Today's News

  • Man indicted for setting fire

        A Bedford man with a history of charges of setting fires has been indicted by a Bedford grand jury for allegedly setting fire to his mother’s home in May.

        The January grand jury returned a total of 41 indictments against 19 different defendants.
        Darrell Bruce Orange, 53, faces an arson charge for a fire at a residence at 1071 Murray Hollow Road in Thaxton. He lived in the residence with his mother. He has been in jail without bond since being arrested.

  • Strong turnout for Bedford MLK Jr. event

    “It's been a great day.”
        That's how Ronnie Miller, president of the Bedford Chapter of the NAACP, summed up Monday's Martin Luther King Jr. Celebration Walk in Bedford.

        More than 100 people showed up for the march through Centertown and the program that followed at Washington Street Baptist Church.  It  was   one   of   the largest turnouts for the annual celebration in Bedford in years.

  • Bedford woman to represent U.S. at Normandy event

        Sperry Grills, a young Bedford woman, will represent the United States at a special dedication in Normandy in June.

        “This will be my fourth trip to France,” Grills said.

  • New school will be major topic at meeting

        Steps to constructing a new secondary school in the Liberty Zone continue to fall into place, but the biggest question—just what kind of school will be built—still has to be answered.
        Members of the Bedford County School Board are hoping that a meeting next Thursday, Jan. 30, with members of the board of supervisors will bring clarification to that question.

  • Self-published

        Self-publishing has always been a tough road for authors. There are large up-front costs.

        The author has to pay for a press run, then he has to have a place to store the copies of his work, as well as transport them to his storage area. Furthermore, he has to market his work himself.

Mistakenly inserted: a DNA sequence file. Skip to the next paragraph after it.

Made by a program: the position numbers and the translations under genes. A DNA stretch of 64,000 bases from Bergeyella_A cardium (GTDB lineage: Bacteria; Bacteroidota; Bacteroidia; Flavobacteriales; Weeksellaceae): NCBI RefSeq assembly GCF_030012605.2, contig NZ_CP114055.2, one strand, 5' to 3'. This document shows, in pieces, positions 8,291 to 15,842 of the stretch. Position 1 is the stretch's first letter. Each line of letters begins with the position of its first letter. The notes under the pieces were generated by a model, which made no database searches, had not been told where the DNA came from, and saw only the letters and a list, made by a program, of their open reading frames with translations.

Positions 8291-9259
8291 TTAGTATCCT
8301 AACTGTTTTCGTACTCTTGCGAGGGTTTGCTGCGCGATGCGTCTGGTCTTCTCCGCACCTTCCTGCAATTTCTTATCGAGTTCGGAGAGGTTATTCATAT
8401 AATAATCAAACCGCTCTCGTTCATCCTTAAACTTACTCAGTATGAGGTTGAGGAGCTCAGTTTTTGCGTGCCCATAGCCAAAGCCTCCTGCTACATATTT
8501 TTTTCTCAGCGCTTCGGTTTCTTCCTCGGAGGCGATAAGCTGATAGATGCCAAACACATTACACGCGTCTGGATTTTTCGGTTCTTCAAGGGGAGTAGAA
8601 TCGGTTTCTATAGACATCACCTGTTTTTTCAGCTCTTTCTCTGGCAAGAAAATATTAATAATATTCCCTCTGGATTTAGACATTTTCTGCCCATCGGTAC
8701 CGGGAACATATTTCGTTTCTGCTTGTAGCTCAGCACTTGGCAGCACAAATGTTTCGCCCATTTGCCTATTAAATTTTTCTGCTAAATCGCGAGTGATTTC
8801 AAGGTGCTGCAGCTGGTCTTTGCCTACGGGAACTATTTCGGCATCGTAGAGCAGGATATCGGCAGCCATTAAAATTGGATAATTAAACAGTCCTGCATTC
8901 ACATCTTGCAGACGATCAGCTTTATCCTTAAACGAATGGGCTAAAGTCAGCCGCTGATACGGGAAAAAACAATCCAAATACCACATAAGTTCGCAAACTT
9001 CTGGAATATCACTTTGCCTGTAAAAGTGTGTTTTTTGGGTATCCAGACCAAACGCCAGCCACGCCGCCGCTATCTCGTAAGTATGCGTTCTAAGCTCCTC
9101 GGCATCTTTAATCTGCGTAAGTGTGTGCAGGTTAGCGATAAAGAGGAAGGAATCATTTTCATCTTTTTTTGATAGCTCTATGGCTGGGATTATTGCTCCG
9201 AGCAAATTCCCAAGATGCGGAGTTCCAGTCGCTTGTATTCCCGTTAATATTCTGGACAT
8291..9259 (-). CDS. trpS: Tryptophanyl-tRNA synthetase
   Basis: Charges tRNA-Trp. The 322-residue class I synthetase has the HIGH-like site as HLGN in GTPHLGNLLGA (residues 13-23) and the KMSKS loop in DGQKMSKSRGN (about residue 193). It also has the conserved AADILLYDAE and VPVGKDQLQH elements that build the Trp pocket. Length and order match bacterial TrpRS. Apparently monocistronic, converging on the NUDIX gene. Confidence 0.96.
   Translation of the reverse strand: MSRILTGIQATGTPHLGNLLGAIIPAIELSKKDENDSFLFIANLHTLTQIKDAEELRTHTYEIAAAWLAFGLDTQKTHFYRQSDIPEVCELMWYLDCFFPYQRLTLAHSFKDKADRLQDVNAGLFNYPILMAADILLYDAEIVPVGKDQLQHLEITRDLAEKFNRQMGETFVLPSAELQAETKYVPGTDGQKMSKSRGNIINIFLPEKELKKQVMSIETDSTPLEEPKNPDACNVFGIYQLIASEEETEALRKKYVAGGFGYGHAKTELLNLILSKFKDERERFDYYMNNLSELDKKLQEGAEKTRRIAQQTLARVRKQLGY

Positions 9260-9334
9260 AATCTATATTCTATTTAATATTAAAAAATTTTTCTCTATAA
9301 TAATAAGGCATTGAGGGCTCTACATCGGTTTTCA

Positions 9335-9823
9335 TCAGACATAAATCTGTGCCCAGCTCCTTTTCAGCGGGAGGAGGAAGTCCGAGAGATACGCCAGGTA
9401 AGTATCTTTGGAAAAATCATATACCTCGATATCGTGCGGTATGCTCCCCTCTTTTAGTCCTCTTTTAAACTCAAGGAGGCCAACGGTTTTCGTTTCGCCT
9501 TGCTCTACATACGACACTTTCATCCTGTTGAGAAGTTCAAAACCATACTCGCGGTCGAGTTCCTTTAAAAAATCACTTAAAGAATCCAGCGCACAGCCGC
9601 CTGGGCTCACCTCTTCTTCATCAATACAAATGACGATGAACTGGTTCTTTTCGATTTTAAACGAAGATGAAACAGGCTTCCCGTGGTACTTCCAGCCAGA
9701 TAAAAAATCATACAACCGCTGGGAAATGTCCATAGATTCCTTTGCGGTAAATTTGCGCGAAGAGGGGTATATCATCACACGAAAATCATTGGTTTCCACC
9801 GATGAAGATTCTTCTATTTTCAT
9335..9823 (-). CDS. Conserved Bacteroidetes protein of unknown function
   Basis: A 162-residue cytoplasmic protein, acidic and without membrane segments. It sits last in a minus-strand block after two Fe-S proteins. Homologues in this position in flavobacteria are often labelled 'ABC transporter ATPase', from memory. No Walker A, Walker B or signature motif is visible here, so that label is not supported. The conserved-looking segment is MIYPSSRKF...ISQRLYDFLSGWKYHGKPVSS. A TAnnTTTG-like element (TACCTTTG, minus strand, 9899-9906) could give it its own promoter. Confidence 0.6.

George Roland Wills found an easier, less financially risky way to do this.

  • Man sentenced on solicitation charges

    William Ramsey Rogers, 38, of Lynchburg, will spend the next 20 years in prison for sexual solicitation via his computer of a person he thought was a 13-year-old girl.

    He pleaded no contest late last year to four solicitation charges. The charges stemmed from contact with a Internet Crimes Against Children investigator, portraying a 13-year-old girl on the Internet. During these chats, Rogers also used a web camera to expose himself to the investigator and masturbate in front of a person he thought was a 13-year-old girl.

  • Scintillating scholars


    They don't run plays.  Their is no ball involved.  They barely break a sweat, though they exert themselves quite a bit.

    They are Jefferson Forest's Scholastic Bowl team.  And from the uniforms they wear to the camaraderie they share, the crew is every bit a team.

    And their activity is one that falls under the auspices of the VHSL, just as basketball, football and softball do.

  • Eagles flex mat muscle


    By Mike Forster



    Last year, Lord Botetourt and Staunton River tied for the Blue Ridge District wrestling championship.

    So, it's natural to anticipate the two teams would be at the top of the heap this year.

    Well, if last Wednesday was any indicator, there's only room for one at the pinnacle.  And that one wears singlets of black and gold.

  • Sports commentary: A short story for you


    In honor of the Staunton River boys basketball team, I'll keep this column short.

    You're probably thinking two things:  "Thank goodness!" and "What does the Staunton River boys basketball team have to do with you being merciful to us poor readers?"

    Glad I had you thinking that (even if you weren't).

    There's no way to avoid a direct answer here.  The brevity of this column is reflective of the shortness of that particular team.

  • Girls hoops roundup


    Radford University knew what they were getting when they invited Jefferson Forest's Amber Evans to walk onto the team next year.

    The Highlanders knew they were getting a tall player with a nose for the hoop as well as a soft outside shooting touch complemented by fine ball-handling skills.

    What they likely were not attuned to, however, is the senior's toughness.

    That was on display big time during Jefferson Forest's 51-47 loss to Heritage.